Where do I hang this “Mission Accomplished” banner?
In case you missed it on Twitter (@OriginalMtGArt), Jon Finkel is now the owner of the art for Shadowmage Infiltrator by Rick Farrell. Luckily, I was able to help make it happen with a little assistance from Wizards of the Coast.
You may not know about it, but many collectors of Magic art and artist signatures use the ” Artist Name C/O Wizards of the Coast” letter option when trying to contact artists. It takes forever, usually doesn’t work and the cost of stamps adds up quickly, but every once in a while it comes through.
Last summer, in an effort to contact the more reclusive artists after exhausting my email, Facebook and Twitter resources, I sent out over a hundred letters through the Wizards contact program. I knew that most would never get a response and that the odds of hearing back from any specific artist was not in my favor.
After three months of waiting, responses started trickling in. By the end of 2012 the flow dried up and by then I had heard back from only ~10% of the artists I tried to contact. I was expecting more, but I was very pleased getting any response at all. I ended up getting a few pieces for my collection through the letter writing campaign and I chalked it up as a fun adventure. Not something I would recommend, but a useful activity for the more hardcore collectors out there.
By March, I had written off hearing back from any of the artists via my letter barrage and just about given up hope of finding the Shadowmage. Then I got an email from Rick Farrell in response to my letter which threw my expectations out the window.
From Pikula to Finkel
About a year ago, the call went out to collectors on The Mana Drain that Chris Pikula was looking for the original art for Meddling Mage. Six months later, through a bit of an exciting turn of events, Nick Detwiler of TMD, was able to locate the painting and get it to Chris to much fanfare. (More on this in the coming weeks)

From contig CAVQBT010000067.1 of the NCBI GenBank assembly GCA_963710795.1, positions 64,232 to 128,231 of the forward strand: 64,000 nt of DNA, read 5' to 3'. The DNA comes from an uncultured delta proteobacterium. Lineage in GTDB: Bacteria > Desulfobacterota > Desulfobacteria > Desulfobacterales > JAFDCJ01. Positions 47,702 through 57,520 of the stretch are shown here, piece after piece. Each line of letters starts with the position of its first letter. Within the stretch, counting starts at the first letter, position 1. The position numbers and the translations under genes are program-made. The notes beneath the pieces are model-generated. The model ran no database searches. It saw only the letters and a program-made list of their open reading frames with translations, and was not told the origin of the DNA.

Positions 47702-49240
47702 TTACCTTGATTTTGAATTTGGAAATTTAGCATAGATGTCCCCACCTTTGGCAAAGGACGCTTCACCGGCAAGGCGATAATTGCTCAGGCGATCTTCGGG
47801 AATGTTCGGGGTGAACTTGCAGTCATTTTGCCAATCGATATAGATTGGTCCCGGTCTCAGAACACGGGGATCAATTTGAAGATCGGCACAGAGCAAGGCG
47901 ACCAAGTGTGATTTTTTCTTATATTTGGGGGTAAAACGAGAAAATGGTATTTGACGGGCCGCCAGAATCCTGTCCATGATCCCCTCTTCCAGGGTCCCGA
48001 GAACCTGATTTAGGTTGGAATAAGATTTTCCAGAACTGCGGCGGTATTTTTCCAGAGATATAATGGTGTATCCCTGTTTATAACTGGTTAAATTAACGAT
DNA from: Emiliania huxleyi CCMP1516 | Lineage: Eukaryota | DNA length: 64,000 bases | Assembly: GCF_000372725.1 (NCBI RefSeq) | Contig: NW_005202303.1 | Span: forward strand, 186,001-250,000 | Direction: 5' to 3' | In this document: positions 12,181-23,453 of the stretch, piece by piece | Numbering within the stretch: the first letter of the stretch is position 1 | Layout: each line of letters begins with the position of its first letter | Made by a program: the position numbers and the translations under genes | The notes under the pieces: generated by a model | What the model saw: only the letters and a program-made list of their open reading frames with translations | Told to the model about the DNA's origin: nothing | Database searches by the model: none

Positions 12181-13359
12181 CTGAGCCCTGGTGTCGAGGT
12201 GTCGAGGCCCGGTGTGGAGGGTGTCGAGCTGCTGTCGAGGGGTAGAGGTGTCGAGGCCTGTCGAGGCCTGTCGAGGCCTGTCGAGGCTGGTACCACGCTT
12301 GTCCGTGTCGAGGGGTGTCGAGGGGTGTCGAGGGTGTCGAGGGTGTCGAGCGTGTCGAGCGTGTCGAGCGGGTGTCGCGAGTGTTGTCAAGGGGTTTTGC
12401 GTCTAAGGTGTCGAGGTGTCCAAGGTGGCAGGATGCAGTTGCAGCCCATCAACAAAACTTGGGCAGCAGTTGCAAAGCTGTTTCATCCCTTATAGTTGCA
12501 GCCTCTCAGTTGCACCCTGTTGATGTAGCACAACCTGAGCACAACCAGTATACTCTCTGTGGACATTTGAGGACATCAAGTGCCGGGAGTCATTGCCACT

Soon after Chris had Meddling Mage, Nick reached out to his fellow collectors to let them know that Jon Finkel was now interested in acquiring his namesake sneaky wizard. While I had not been able to get any traction in the search for the Meddler, I knew I wanted to do what I could for Jon.
This was six month ago. I had already sent the letter to Rick, but had figured nothing would come of it after my other attempts to reach him proved unsuccessful.
Little did I know.
When Rick responded that he had all of his originals remaining I was flabbergasted. I obviously wanted to get Shadowmage for Jon but he was such a great guy to deal with that I ended up picking up every painting and sketch he had.
Seriously, he was a pleasure to deal with. Prompt with communication and eager to work with me, he gave me one the best experiences I have had in my search for Original Magic Art. He even took the time to dig through his archives to get some Artist Proofs to include along with the paintings. When I got the paintings after he applied a fresh layer of varnish, I was blown away.
First off, all four of his paintings are large, especially for Magic paintings. (Shadowmage Infiltrator is 12″x15″) Being able to work in larger scale and have the piece look great at either size is amazing. His style makes me wish he had been able to do more work for the game. While a piece like Woodland Druid suffers greatly from the Curse of Commonality, the painting has an impact that befits a creature much more powerful than a vanilla 1/2. (You can see all of his paintings here)
I’ll have to admit, I did contemplate keeping the painting for myself. The piece looks great, the card is very powerful and Rick hit it out of the park on the likeness and the feel of the piece. There are only a few invitational cards out there, and this is definitely my favorite. At some point, the Finkel on the painting was whispering “My Precioussss” to me but I resisted it’s charms and reached out to Jon through Chris.
A quick trip to the Post Office and a few days later, this happened:
I am glad that Jon now has his rightful trophy for winning the 2000 Invitational tournament. While the card allows everyone to experience his contribution to the game, I can’t imagine a more fitting way to commemorate the experience for him. I am honored to have been able to play a part in helping to bring this amazing art to a good home.
Make sure to check in next week for my interview with Jon Finkel and Rick Farrell to learn more about Jon’s Invitational win and what went into making the art.